skywatch
09-05-2007, 10:00 AM
Point is this: (I know you all know this) We put in way more than 1 hour for 1 hour of pay. This makes the hourly wage look astronomical to Joe SixPac...This is why I'm quitting flying to become a pro football player. I heard they only work 2 hours each week and make Boo-Koo bucks per hour!:D

Hey, I have a question - I always see people complaining that they are not being paid for anything but flight time...has any union ever tried negotiating something else? A yearly salary? An hourly rate for duty time rather than flight time? I mean, otherwise, what the heck do you expect? You get what you negotiate, right?...

RedeyeAV8r
09-05-2007, 11:30 AM
Hey, I have a question - I always see people complaining that they are not being paid for anything but flight time...has any union ever tried negotiating something else? A yearly salary? An hourly rate for duty time rather than flight time? I mean, otherwise, what the heck do you expect? You get what you negotiate, right?...

You mean like being paid by "RIGS" verses simply by the Block hour?

Yes Sky watch it already has been done.

Trip Rig: pays the pilot a Minimum gaurantee for Time away from Base (TAFB)
1 hour of pay for every 4 hours awayis an example.
Duty RIG: Pays a Pilot a ratio for the time he/she is on duty 1 for 2.5 is an example. 1 hour of pay for every 2.5 hours on duty.
Min Rig: a gauranteed minimum pay for a given duty period. 2 hours minumum pay when a pilot checks in for duty is an example.

Most ALPA legacy carriers all had pretty good Rigs (otherwise known as "Work rules).
AMR and SWA and UPS have similar rules.
Unfortunatley Post 9/11 bankruptcy courts have done away with most if not all the good work rules.

fireman0174
09-05-2007, 02:21 PM
Most ALPA legacy carriers all had pretty good Rigs (otherwise known as "Work rules).
AMR and SWA and UPS have similar rules.
Unfortunatley Post 9/11 bankruptcy courts have done away with most if not all the good work rules.
Perhaps an explanation for the need to have duty rigs is worthwhile.

They came about because the airlines don’t care whether the pilots spent all of their time off away from home. They really could care less. To them, “increased productivity” was being able to get the maximum number of flight hours out of a pilot in a month, and if the pilot only got two or three actual days off at home, who cares?

Schedules could be fly an hour or two, layover, fly the next day for a short period, etc, etc. This results in very few actual days off at home.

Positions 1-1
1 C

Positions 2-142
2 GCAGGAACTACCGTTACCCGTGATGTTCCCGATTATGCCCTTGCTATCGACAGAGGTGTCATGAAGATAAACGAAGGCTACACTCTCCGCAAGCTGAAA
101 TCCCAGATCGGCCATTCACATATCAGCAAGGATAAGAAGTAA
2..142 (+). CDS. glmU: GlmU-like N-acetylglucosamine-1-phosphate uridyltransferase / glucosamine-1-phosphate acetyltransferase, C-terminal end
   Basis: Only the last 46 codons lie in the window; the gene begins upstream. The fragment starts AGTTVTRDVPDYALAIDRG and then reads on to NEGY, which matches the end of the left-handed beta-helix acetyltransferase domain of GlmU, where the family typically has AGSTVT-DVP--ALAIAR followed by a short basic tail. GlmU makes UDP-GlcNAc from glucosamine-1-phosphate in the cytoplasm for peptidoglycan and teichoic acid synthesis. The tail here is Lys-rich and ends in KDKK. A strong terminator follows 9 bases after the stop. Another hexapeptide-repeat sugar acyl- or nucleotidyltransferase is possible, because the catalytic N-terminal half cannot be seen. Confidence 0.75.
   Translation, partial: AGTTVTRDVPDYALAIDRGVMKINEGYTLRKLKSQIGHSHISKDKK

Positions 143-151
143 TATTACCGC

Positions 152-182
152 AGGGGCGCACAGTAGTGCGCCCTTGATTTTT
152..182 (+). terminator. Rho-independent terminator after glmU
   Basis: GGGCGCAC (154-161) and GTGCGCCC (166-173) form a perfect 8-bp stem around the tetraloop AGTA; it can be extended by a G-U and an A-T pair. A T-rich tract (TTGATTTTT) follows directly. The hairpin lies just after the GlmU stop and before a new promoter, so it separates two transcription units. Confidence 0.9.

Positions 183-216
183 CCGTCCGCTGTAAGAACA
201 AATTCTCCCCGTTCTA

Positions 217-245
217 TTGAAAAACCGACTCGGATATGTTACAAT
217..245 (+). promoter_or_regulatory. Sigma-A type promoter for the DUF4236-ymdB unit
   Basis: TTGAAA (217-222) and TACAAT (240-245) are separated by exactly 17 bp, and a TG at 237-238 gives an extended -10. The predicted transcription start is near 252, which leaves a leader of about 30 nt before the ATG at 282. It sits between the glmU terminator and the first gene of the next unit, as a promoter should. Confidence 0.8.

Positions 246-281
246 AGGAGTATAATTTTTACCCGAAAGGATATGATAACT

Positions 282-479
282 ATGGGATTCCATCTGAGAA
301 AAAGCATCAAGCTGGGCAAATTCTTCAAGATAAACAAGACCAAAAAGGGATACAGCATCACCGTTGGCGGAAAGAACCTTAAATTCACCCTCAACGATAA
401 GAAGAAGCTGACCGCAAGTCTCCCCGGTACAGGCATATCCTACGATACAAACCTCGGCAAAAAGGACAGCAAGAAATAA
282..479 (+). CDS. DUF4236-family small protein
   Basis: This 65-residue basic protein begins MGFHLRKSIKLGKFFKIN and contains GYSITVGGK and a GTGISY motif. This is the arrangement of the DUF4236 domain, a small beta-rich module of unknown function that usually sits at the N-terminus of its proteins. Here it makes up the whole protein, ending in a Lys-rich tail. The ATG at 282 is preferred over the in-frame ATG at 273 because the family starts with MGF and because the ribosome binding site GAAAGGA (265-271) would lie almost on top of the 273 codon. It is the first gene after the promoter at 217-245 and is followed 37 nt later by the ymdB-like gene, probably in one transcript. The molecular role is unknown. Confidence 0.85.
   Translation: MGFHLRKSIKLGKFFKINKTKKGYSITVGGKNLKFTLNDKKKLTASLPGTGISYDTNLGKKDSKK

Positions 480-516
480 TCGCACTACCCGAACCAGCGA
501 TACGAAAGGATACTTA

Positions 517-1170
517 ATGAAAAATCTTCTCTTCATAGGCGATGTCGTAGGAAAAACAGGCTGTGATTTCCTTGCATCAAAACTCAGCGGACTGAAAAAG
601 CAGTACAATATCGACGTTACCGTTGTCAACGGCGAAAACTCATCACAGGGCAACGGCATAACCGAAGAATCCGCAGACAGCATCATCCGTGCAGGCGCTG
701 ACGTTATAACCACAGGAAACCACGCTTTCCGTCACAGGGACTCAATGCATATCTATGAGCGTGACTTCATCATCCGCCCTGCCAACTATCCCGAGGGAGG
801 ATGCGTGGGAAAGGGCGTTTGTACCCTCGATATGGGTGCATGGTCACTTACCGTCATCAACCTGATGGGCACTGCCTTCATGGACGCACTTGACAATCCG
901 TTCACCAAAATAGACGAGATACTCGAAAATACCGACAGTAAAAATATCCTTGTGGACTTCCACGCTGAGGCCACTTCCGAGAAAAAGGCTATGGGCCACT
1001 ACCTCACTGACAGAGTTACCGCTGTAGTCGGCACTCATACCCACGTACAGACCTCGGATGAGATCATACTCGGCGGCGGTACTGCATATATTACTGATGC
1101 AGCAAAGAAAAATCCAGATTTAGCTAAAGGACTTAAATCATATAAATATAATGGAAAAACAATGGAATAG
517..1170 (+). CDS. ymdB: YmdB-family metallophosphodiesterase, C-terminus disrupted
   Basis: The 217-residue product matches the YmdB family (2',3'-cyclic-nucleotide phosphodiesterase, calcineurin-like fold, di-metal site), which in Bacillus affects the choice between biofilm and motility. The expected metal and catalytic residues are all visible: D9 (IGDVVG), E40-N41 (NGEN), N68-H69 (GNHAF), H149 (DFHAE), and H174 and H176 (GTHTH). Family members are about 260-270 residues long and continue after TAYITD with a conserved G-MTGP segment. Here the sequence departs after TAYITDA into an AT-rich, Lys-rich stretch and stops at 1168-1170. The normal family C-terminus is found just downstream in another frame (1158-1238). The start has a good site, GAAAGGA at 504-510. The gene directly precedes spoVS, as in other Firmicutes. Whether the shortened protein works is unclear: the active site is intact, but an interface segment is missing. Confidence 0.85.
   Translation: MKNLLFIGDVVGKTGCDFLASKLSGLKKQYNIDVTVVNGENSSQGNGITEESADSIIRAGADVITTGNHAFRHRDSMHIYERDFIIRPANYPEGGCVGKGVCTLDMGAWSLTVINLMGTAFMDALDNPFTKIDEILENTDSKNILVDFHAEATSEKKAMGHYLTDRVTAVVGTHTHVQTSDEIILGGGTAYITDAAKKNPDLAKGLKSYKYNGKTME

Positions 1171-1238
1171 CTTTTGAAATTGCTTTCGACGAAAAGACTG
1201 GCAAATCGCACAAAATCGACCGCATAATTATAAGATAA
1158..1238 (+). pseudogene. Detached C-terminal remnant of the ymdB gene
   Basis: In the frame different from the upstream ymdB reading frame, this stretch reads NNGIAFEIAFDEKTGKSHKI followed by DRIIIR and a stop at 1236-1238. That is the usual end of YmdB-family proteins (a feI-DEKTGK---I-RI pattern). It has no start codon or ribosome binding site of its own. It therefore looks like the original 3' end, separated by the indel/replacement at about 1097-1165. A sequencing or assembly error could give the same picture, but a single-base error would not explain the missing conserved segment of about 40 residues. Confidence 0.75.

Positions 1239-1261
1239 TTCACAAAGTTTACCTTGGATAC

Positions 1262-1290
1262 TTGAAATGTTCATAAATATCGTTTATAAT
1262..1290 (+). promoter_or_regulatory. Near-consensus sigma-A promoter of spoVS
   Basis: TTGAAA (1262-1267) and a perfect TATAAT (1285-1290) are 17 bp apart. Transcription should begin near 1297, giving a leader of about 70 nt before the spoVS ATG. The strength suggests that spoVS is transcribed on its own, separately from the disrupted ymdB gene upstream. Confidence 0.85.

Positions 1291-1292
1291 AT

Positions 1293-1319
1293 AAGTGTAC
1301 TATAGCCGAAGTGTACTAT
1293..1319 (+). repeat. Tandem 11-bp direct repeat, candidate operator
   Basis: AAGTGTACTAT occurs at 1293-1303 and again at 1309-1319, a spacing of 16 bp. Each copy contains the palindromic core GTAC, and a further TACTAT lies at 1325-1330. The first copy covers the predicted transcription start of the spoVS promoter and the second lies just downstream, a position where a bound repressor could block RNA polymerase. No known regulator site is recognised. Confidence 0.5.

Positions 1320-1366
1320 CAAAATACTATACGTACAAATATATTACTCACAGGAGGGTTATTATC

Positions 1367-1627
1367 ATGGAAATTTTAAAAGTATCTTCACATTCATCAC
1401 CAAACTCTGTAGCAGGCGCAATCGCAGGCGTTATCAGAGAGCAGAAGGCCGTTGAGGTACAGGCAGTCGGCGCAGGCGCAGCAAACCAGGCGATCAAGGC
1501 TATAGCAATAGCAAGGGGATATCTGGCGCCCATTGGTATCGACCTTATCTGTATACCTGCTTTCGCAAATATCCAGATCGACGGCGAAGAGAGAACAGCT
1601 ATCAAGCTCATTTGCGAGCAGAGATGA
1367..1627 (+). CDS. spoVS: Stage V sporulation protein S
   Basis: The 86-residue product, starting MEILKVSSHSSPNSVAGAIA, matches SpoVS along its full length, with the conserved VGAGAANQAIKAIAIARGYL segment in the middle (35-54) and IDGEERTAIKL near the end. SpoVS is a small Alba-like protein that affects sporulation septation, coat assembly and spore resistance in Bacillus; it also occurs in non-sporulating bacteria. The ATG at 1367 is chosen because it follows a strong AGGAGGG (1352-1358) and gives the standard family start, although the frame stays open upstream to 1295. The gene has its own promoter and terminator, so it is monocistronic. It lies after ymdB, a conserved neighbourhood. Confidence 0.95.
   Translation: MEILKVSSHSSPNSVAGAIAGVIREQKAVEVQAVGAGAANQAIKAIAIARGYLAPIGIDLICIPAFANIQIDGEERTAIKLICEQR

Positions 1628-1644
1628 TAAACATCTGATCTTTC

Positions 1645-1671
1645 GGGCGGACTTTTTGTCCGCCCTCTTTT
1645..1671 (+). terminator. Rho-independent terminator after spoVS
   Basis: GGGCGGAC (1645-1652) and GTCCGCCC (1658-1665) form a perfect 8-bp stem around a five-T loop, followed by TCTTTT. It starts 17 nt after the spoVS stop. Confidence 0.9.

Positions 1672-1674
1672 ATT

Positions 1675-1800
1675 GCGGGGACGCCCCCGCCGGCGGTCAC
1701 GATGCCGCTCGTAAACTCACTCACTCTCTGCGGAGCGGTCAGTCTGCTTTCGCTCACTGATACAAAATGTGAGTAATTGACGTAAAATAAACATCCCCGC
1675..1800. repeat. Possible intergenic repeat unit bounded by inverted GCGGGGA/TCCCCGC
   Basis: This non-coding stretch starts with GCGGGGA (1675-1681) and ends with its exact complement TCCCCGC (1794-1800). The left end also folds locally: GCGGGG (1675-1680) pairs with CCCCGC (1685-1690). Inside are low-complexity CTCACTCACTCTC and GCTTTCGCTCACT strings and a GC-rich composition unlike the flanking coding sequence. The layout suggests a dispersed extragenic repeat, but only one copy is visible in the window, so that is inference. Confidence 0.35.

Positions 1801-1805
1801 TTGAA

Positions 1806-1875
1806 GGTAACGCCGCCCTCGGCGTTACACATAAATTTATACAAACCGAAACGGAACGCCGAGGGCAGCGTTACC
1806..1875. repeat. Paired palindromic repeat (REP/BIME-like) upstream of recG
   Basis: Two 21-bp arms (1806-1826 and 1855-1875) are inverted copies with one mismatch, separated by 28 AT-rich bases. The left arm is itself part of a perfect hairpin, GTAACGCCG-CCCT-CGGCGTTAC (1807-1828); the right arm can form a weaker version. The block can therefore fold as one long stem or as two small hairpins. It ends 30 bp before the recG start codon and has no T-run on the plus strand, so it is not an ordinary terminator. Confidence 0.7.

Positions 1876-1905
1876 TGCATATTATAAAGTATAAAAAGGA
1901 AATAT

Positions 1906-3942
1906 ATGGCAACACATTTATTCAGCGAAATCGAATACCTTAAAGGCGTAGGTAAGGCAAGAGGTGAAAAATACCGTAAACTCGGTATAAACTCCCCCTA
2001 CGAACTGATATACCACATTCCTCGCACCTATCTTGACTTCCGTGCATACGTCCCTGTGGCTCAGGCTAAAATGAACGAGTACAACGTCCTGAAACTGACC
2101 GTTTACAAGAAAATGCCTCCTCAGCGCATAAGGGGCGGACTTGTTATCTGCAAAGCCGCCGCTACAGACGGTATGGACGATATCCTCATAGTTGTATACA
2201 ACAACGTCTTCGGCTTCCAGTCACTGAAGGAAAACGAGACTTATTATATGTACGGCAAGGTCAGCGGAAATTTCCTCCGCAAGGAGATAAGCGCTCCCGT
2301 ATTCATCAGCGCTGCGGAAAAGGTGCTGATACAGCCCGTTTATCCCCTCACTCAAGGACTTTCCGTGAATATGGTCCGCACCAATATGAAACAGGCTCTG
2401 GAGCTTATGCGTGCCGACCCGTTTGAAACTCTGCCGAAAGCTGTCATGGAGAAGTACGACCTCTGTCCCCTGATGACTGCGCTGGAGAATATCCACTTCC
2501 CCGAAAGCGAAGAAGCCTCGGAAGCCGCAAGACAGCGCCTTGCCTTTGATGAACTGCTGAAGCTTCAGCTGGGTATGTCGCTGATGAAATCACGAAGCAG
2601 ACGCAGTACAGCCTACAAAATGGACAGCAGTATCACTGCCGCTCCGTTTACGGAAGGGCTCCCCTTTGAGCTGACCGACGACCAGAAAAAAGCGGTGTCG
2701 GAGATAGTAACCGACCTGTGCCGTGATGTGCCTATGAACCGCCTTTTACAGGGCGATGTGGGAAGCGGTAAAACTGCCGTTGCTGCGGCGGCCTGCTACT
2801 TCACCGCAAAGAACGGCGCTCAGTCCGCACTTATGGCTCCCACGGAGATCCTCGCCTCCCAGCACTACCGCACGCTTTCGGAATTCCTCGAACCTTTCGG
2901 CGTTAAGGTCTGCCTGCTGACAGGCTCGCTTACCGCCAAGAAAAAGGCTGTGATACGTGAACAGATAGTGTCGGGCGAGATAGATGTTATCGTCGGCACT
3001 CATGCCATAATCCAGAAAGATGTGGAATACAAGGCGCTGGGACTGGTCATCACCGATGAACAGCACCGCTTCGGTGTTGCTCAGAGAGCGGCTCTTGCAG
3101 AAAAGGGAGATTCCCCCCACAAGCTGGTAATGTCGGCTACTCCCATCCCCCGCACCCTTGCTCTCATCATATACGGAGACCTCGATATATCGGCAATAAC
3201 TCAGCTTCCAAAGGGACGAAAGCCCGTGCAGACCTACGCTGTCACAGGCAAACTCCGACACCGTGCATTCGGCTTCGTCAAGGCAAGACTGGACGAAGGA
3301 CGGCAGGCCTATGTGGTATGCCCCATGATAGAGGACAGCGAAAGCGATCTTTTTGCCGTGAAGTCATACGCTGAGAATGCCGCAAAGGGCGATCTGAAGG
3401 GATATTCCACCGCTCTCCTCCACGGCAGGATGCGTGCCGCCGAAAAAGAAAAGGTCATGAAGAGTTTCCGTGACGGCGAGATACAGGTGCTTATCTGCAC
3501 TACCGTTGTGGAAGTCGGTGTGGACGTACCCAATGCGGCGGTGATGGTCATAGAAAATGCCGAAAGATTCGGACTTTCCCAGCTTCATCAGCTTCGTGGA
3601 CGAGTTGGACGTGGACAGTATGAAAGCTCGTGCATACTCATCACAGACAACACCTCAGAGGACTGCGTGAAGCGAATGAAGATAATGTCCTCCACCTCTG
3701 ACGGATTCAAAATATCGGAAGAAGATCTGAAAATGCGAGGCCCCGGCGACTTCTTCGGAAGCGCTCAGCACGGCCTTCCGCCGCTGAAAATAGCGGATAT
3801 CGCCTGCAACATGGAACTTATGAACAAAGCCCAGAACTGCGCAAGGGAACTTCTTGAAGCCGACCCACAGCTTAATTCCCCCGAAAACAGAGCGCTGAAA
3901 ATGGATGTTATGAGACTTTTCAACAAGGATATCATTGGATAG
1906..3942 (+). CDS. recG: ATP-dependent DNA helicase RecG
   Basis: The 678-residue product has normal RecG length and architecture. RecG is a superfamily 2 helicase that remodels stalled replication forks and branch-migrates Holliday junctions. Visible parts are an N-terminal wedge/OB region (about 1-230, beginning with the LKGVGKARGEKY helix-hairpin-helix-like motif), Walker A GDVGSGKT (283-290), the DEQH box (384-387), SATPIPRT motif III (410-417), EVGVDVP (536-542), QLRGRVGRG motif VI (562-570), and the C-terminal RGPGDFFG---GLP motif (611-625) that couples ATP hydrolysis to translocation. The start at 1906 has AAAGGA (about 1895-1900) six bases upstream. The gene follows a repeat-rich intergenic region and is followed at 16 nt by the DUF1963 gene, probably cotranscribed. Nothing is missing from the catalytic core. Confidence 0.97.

So duty rigs came about to literally force the company to fly you, i.e., if the company is going to pay you while you are not actually flying, there is a clear financial incentive for them to get you on an airplane working.

An example was explained to me many years ago. This flight crew from Capital Airlines (merged in UAL in the early 1960s?) had a layover in MSP shortly after a time away from home duty rig was adopted. The company was just going to leave them in a hotel until they were needed. After several days (a week as I recall), because of the newly adopted time away from home duty rig, they “max’d out” on time for the month.

Bingo, they called crew scheduling (back then there was crew scheduling at most airports) and told them they were finished for the month and wanted to go home. The local crew schedulers had not been advised of the new duty rig and were quite willing to leave the crew at the hotel. Instead, they had to deadhead the crew home for a few days off AT HOME instead of the layover hotel.

Duty rigs “force” the company to work you since you are going to get paid anyway.

IMO, the most important duty rig is the time away from home duty rig.

Oldfreightdawg
09-05-2007, 06:00 PM
I agree with you but I'm not sure where the contradiction lies?

We could, but we choose not control the "supply" and that means there will never be a shortage.

The "Gate Keepers" leave the gate wide open.

Poor choice of words on my part. Never mind. My point is we need to do more than yell across the table at management. Support form the public and Washington is paramount in this regard. ALPA is not wasting dues money on public campaigns. What I don't like is the "feel sorry for me" angle in the USA Today ad.

IronWalt
09-05-2007, 06:09 PM